- By Erin Delmore
- New York business correspondent
3 hours ago
image source, Getty Images
While countries around the world have struggled to recover from the economic setbacks caused by the pandemic, one in particular has emerged strong.
With a fast-growing economy, a strong job market and falling inflation, the US has outperformed its counterparts in Europe and elsewhere.
In terms of GDP, it recorded an increase of 3.3% in the fourth quarter of 2023, significantly exceeding economists' expectations of 2%.
That puts the U.S. at 2.5% for the year, outperforming all other advanced economies and on track to do so again in 2024.
“The U.S. is holding up much better than other countries,” said Ryan Sweet, chief U.S. economist at Oxford Economics. “It seems as if the engine of the US economy continues to run where it sputters in other countries.”
Experts say there are several reasons why the U.S. outperforms other nations.
1. Put trillions into the economy
As the Covid-19 pandemic brought in-person work and social life to a standstill, countries have had to grapple with how to support their citizens stuck at home – including many who lost their jobs or were unable to work.
In March 2020, Congress rushed to pass a $2.2 trillion stimulus package that poured cash into the pockets of American workers, families and businesses. Two more laws followed to keep small businesses afloat and workers employed.
This was the largest influx of federal money into the U.S. economy in history. About $5 trillion flowed to everyone from individuals earning an extra $600 in weekly unemployment benefits to state and local transit agencies strapped for cash without commuters.
“I think there was a whole generation of policymakers who learned the lesson from 2008 and 2009 that if you don't do something big and bold, the problems are going to last a long time,” said Aaron Terrazas, chief economist at Glassdoor.
“If you are careful, you prolong the pain. I think that’s one of the reasons why the fiscal response has been so much more forceful this time.”
This stimulus is still credited with maintaining consumer spending, which accounts for 70% of economic activity. This ability to spend despite high inflation was a boost.
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Some of the money put into households' pockets ended up in excess savings, Ryan Sweet said, a war chest that Americans can access when they need it.
The scope of the U.S. rescue deal dwarfed what other countries were doing, although some such as Japan, Germany and Canada also made major progress.
European countries have a more robust social safety net than the U.S. and have been able to adjust existing programs without increasing spending. However, this short-term benefit could not offset the large gap in the size of the stimulus measures.
2. A flexible labor market
High inflation has been a painful experience for many Americans and has shaped their view of economic development. But a strong labor market has bolstered disposable income, which drives consumer spending.
The U.S. unemployment rate has been below 4% since February 2022, which is historic lows. And while prices have risen sharply, real wages have also risen. Low-income households saw some of the strongest real wage gains.
The USA also recorded a productivity boost in 2023 and grew at its fastest rate in years.
Julia Pollak, chief economist at ZipRecruiter, points to the flexible labor laws that allowed companies to cut staff at the start of the pandemic. This caused short-term pain for workers, but allowed companies to adapt to the situation and invest in new technologies.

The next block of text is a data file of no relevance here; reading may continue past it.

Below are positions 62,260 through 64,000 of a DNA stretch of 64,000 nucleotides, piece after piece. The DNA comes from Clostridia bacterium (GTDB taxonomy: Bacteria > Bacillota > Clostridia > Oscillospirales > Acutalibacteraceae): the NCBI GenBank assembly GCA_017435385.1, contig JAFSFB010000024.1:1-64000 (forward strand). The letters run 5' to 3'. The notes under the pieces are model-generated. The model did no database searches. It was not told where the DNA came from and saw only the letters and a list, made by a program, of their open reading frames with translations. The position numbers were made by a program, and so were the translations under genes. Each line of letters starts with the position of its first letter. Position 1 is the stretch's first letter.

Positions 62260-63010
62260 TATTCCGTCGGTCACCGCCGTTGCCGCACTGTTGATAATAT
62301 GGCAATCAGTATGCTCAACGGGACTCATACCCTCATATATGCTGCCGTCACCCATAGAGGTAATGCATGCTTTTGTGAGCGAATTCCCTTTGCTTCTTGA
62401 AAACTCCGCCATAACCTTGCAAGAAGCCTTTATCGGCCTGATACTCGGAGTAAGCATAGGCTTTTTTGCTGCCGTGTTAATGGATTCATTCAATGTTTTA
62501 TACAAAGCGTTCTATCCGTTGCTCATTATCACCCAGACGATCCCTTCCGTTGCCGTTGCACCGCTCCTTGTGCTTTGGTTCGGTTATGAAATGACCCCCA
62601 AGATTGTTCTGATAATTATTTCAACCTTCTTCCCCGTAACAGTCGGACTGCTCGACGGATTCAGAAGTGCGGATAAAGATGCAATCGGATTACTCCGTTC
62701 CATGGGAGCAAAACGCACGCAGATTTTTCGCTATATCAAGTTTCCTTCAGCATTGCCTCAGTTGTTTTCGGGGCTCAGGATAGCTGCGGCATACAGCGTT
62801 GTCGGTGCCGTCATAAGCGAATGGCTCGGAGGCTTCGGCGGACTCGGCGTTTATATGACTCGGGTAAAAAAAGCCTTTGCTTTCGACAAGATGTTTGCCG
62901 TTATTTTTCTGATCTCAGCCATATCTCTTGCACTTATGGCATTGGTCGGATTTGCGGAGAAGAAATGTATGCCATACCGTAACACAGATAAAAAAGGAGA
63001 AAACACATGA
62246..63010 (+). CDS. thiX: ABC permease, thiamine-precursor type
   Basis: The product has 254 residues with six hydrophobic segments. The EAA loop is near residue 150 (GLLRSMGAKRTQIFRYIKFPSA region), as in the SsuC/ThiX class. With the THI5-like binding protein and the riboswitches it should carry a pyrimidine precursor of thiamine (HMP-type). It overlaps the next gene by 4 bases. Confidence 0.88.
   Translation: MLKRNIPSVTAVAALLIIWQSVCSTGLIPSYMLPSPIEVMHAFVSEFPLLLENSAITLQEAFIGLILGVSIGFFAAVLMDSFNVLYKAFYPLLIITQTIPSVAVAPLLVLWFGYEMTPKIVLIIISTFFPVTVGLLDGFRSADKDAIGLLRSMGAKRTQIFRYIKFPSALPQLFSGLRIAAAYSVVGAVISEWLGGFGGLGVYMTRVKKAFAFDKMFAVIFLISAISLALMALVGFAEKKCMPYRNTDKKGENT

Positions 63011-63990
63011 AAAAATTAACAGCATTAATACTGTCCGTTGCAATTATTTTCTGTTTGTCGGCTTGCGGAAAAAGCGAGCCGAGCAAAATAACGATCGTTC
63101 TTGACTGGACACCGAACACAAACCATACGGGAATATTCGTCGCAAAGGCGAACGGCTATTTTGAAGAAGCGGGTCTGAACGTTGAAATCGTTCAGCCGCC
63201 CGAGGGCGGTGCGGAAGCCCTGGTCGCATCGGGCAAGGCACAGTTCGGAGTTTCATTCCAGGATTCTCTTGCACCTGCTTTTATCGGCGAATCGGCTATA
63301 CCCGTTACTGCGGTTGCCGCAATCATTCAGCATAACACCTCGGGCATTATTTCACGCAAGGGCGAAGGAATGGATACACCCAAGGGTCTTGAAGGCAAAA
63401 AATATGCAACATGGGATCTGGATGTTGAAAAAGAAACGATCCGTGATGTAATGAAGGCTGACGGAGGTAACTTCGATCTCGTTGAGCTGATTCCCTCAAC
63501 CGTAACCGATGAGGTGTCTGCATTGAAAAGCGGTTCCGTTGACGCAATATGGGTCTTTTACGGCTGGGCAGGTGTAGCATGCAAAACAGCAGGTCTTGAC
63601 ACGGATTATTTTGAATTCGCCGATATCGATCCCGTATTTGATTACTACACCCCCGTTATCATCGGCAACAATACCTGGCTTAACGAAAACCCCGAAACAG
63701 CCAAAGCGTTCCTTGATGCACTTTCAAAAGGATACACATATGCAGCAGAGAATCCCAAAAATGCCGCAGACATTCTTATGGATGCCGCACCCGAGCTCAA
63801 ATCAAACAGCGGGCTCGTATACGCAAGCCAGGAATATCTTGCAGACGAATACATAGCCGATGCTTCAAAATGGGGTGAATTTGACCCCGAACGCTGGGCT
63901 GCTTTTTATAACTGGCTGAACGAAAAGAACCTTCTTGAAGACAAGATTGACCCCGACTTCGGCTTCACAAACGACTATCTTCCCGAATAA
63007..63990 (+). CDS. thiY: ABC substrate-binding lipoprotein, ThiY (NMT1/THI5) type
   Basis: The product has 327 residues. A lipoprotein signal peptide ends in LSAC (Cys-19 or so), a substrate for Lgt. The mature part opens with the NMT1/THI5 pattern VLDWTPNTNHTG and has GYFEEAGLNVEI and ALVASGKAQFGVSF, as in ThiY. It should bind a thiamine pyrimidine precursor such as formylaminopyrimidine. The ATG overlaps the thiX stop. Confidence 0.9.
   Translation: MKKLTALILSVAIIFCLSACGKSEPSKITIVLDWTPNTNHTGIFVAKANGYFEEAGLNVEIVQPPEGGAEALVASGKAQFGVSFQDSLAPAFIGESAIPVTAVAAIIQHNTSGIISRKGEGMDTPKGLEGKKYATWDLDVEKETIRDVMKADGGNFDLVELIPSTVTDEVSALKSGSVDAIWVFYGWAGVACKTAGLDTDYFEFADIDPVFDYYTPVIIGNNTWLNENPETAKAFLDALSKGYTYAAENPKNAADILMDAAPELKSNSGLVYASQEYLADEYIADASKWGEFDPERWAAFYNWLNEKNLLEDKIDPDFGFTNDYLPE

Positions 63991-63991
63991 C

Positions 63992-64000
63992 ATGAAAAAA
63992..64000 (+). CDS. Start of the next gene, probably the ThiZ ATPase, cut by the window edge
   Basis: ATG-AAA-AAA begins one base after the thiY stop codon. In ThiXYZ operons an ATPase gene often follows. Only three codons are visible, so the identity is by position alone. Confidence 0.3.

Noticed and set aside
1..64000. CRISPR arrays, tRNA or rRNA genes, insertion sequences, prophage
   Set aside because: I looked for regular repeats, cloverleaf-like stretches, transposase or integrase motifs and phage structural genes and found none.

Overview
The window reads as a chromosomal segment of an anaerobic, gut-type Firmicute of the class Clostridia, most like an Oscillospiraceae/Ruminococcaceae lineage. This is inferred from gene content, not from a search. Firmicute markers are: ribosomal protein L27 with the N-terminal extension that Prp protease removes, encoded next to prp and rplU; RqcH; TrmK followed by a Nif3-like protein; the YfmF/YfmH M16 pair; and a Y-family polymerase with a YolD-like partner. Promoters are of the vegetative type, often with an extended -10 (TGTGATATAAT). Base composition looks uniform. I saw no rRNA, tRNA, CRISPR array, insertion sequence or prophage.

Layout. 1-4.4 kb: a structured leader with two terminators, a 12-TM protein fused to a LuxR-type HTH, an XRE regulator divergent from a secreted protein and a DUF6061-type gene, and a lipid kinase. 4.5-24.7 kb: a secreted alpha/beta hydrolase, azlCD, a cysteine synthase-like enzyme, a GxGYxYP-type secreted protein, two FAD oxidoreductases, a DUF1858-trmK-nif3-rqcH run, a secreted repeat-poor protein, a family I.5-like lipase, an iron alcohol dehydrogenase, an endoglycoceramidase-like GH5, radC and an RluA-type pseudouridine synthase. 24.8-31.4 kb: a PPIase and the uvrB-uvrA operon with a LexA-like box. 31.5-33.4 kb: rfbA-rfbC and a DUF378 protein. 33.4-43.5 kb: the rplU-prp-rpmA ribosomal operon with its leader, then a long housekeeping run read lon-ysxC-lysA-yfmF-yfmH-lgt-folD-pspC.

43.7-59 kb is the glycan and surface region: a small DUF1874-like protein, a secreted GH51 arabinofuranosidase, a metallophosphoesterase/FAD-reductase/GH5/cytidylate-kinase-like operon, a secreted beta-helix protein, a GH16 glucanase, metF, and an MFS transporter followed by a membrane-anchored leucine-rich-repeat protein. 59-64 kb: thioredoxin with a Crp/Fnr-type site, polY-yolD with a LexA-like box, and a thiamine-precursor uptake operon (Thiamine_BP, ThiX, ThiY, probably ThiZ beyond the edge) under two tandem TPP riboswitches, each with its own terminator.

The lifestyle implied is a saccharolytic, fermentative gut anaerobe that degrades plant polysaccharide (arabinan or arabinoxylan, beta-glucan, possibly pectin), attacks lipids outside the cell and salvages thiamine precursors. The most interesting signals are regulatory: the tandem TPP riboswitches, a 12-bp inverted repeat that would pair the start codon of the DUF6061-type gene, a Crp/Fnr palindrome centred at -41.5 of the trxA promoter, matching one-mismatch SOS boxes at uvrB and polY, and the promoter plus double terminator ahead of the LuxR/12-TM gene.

She gave the example of hotels laying off workers and not hiring them back to pre-pandemic levels.
“They’ve just changed a lot. They have introduced self-checkouts and mobile check-in technology. They have reduced the frequency of housekeeping, eliminated room service because customers now prefer to use Uber Eats anyway, and pick up orders and deliveries.”
Hotels have become lighter, leaner and less staff-intensive, she said, a change that means they make a living off of what benefits workers in the longer term.
image source, Getty Images
The U.S. enjoys another advantage – the ability to replenish its labor market, particularly through immigration, at a time when the retirement of the baby boomer generation has slowed population growth.
The European approach favored paying companies to keep workers on their payrolls when lockdowns crippled businesses. The UK furlough scheme paid workers 80% of their wages and lasted for more than 18 months.
This resulted in higher unemployment in the United States, but laid-off American workers were eligible for newly expanded unemployment benefits that put cash directly into their pockets.
3. Energy (in)dependence
The US is a net exporter of energy and experts say this has contributed to the strength of the US economy.
When Russia invaded Ukraine in February 2022 and energy prices skyrocketed, Europe absorbed the impact much more than the United States. Germany, a key European production location, relied on Russian natural gas via the Nord Stream 2 pipeline. His productivity was affected.
Higher energy prices drove up inflation in Europe in what experts called a “double shock” – the pandemic and then Ukraine.
The impact of the Ukraine war on energy prices is much worse in Europe than in the United States, said Ben Westmore, who monitors the U.S. economy for the OECD.
He says gas prices in Europe rose almost 20% between the start of 2021 and 2022, while in the US they only rose 3-4%.
He pointed out that European countries are not only seeing a greater increase in prices, but also a greater propensity for companies to pass them on to consumers.
“Both factors contributed to inflation slowing more quickly in the U.S. than in many countries, particularly in Europe,” he said.